wayne-526 I find it hard to believe that I watched this movie being filmed in 1963 on location and have never seen the movie.I was in a boy's camp that went out for a few days of camping. We ended up along the Brazos River, I believe and the movie company ended up right beside us. Some wild donkeys (or loose donkeys) came into our camp while we were gone on hike and at our food. The people with the movie company invited us to eat with them and that's how I met Johnny Crawford face-to-face. He was a really nice kid (he was only 3 years old than me) and we all were big Rifleman fans. We at with him and he talked to us and it was just like a bunch of kids sitting around. He didn't act stuck up or anything. I also got to meet Jay Silverheels of The Lone Ranger fame, who played Crawford's father. I had never seen a movie being filmed before and it was a magical experience for me. The one vivid memory I have is that the Native American actors had rubber-tipped arrows and lances. I couldn't figure out how they wouldn't look rubber in the movie so now I'll have to see the movie and find out.
bkoganbing If Indian Paint hadn't started out with a bad historical error I might have given it a star or two higher rating. But even a B independent picture should not have made such a bad mistake. Right at the beginning the narrator says that the story is set in the time before the white man came to the western hemisphere and the Indians who are plains Indians are all riding horses.Even high school history students know that the horse came to America first from Cortes who let his stock run free and multiply in Mexico. Horses gradually moved north or were traded north by tribes to the south to their northern brethren who envied what could be done on horseback.Such an incredibly silly error mars a very nice story of a young Indian boy coming of age as a warrior through his love and care for a wild colt that everyone else says can't be broken. Jay Silverheels is the chief of the Arikawaha tribe and he's got considerably more dialog than what he used to have in The Lone Ranger. Silverheels's son is Johnny Crawford two years from The Rifleman and trying to keep his career alive as a teenage heartthrob. He plays the lad trying to tame the wild colt and has quite a few adventures in the process.Some criticism is voiced about not having American Indian players in the roles that whites have in this film. Take a look at the credits and you'll see one Robert Crawford, Sr. is the associate producer of Indian Paint. That should answer the question why his Johnny was cast in the lead. Please note that Robert Crawford, Jr. who was a regular in the Laramie series while Johnny was on The Rifleman is cast as Johnny's best friend. I think this is the last time the Crawford brothers worked together on a project.Indian Paint was shot on a shoestring completely outdoors in Texas where the action would have taken place a few hundred years earlier. It does lack some production values that a big studio could have given, but it's still a nice story, good family viewing.But let no one come away with the fact that horses were being ridden before Columbus got here.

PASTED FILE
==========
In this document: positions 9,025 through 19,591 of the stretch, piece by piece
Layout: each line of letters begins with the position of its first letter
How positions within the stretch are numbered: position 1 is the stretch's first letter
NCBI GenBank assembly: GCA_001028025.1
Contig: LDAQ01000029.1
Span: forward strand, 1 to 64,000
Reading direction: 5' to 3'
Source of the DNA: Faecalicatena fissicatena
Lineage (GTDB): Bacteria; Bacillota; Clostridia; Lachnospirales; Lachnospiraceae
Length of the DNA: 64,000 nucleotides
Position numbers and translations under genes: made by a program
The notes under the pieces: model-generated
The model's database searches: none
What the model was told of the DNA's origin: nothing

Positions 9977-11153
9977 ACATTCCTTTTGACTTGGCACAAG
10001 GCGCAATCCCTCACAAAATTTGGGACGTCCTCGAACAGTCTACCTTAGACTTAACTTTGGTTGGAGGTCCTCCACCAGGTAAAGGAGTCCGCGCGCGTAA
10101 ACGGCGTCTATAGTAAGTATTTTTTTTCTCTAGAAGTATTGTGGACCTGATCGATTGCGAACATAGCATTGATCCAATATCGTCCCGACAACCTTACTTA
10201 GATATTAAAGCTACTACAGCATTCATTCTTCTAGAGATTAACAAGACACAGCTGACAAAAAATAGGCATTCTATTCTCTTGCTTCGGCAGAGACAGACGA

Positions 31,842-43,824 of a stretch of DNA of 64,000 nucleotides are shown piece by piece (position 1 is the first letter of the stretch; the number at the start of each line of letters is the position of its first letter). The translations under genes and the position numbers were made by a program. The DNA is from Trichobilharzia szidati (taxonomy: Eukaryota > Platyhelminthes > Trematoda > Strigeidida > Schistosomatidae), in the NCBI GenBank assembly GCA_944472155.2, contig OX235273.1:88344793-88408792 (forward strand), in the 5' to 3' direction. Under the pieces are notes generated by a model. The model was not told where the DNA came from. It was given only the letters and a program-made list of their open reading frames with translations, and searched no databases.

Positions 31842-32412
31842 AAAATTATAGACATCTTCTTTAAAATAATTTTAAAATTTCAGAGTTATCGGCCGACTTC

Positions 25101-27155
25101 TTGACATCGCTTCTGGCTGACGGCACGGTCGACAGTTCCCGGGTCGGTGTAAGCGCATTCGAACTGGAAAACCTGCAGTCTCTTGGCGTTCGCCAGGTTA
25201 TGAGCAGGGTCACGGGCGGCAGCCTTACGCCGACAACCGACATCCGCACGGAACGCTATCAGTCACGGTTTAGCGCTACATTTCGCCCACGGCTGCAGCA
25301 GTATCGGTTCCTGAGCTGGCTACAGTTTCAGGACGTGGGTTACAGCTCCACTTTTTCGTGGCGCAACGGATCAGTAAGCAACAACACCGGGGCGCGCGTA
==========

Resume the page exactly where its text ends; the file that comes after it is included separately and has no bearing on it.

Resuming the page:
zinvester I waited 42 years to see this movie. My mother wouldn't let me when it came out, and it has been virtually impossible to find it on video until I checked Netflix. I was very fulfilled to be able to watch my childhood hero Johnny Crawford in this movie finally. I'm sure Native Americans would not agree with much of the content in here by today's standards, but by the standards of 1964, it was fairly agreeable. The Indians were fighting one another, and there is no conflict with "the White Man." It's an improbable story of a boy and his horse but I sure enjoyed it. If you watch carefully, the horse, as both a colt and an adult, are played by several different horses.